Prevalence of restless legs syndrome in Ankara, Turkey: an analysis of diagnostic criteria and awareness

Yilmaz N. H., Akbostanci M. C., Oto A., Aykac Ö.

ACTA NEUROLOGICA BELGICA, vol.113, no.3, pp.247-251, 2013 (SCI-Expanded) identifier identifier identifier

  • Publication Type: Article / Article
  • Volume: 113 Issue: 3
  • Publication Date: 2013
  • Doi Number: 10.1007/s13760-012-0153-7
  • Journal Indexes: Science Citation Index Expanded (SCI-EXPANDED), Scopus
  • Page Numbers: pp.247-251
  • Keywords: Diagnostic criteria, Epidemiology, Prevalence, Restless legs syndrome, DOOR-TO-DOOR, ADULT-POPULATION, PRIMARY-CARE, RISK-FACTORS, EPIDEMIOLOGY, SYMPTOMS, DISEASE, RLS, ASSOCIATION, SEVERITY
  • Eskisehir Osmangazi University Affiliated: No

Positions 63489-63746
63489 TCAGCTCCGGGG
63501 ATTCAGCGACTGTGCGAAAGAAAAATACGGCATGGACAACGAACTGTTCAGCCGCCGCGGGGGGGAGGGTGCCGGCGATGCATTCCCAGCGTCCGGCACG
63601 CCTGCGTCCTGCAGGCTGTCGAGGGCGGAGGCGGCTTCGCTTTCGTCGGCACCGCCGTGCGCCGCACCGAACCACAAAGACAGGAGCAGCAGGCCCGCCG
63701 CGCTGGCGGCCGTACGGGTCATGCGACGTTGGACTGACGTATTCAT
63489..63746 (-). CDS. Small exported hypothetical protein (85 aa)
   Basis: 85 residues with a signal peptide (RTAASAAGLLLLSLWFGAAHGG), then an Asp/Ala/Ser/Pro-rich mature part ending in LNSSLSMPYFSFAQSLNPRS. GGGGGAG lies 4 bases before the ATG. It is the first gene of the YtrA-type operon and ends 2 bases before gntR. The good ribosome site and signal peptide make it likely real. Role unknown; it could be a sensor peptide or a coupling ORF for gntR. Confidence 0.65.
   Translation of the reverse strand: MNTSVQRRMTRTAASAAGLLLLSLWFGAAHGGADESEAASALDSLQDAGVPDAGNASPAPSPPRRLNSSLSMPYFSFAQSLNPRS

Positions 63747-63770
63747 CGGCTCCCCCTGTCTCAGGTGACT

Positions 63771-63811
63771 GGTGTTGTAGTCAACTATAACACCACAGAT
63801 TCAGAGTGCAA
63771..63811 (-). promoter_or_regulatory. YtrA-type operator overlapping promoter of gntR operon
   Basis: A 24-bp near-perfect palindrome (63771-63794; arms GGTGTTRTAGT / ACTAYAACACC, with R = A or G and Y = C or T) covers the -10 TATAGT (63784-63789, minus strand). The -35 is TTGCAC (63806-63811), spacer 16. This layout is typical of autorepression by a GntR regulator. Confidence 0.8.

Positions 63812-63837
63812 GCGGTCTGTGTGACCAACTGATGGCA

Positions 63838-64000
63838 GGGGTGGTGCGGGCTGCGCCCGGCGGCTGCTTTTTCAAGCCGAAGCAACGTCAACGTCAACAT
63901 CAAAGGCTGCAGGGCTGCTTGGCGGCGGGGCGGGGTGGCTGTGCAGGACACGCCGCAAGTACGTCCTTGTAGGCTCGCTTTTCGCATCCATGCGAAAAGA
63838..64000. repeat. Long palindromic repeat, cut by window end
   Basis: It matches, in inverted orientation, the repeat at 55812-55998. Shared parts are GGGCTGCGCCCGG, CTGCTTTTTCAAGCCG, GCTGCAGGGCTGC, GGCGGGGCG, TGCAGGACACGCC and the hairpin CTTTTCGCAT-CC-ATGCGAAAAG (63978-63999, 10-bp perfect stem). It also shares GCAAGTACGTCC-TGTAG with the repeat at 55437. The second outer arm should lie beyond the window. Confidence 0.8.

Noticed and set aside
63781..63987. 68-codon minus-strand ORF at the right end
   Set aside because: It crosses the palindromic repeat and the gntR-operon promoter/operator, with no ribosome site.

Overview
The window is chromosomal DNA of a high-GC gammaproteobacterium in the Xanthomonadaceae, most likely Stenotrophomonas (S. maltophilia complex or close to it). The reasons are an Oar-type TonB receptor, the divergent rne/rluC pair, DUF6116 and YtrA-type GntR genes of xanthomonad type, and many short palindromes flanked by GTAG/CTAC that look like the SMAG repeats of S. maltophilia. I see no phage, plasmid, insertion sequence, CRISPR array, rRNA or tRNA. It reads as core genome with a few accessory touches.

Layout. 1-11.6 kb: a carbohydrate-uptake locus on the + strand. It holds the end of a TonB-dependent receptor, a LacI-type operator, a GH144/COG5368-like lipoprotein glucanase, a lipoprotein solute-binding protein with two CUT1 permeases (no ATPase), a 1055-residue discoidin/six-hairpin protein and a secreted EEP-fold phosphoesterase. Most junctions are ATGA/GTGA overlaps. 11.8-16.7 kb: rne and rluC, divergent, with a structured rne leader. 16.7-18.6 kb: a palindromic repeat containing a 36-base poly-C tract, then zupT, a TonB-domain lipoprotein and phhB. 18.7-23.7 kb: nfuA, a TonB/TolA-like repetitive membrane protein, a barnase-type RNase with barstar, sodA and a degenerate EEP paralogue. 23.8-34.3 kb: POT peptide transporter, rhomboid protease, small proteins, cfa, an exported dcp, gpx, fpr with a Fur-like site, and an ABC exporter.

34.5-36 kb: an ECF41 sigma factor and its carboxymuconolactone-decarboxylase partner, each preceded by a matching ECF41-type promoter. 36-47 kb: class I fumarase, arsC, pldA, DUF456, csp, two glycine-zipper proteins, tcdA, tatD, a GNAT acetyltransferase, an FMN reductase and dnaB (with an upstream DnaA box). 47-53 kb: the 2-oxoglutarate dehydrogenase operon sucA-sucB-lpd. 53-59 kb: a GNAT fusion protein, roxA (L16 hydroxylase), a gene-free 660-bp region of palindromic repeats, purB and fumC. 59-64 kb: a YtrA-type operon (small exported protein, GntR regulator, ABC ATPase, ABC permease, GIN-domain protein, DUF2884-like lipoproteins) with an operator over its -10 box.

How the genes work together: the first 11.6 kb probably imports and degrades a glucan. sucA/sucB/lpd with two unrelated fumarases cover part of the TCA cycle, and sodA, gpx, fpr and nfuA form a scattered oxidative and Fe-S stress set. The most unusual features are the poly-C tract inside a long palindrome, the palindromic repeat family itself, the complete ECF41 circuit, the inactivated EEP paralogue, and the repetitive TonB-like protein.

The aim of this study was threefold: (1) to investigate the prevalence of restless legs syndrome (RLS), in Ankara, Turkey; (2) to determine the predictive values of diagnostic criteria; and (3) to determine the frequency of physician referrals and the frequency of getting the correct diagnosis. A total of 815 individuals, from randomly selected addresses, above the age of 15, were reached using the questionnaire composed of the four diagnostic criteria. Individuals who responded by answering 'yes' for at least one question were interviewed by neurologists for the diagnosis of RLS. Frequency of physician referrals and frequency of getting the correct diagnosis of RLS were also determined for patients getting the final diagnoses of RLS. Prevalence of RLS in Ankara was 5.52 %; 41.0 % of the individuals diagnosed with RLS had replied 'yes' to either one, two or three questions asked by interviewers. However, only 21.3 % of individuals who replied 'yes' to all four questions received the diagnosis of RLS. Among the patients who had the final diagnosis of RLS, 25.7 % had referred to a physician for the symptoms and 22.2 % got the correct diagnosis. The RLS prevalence in Ankara was somewhere between Western and Far East countries compatible with the geographical location. Diagnostic criteria may not be fully predictive when applied by non-physician pollsters. Physician's probability of correctly diagnosing RLS is still low.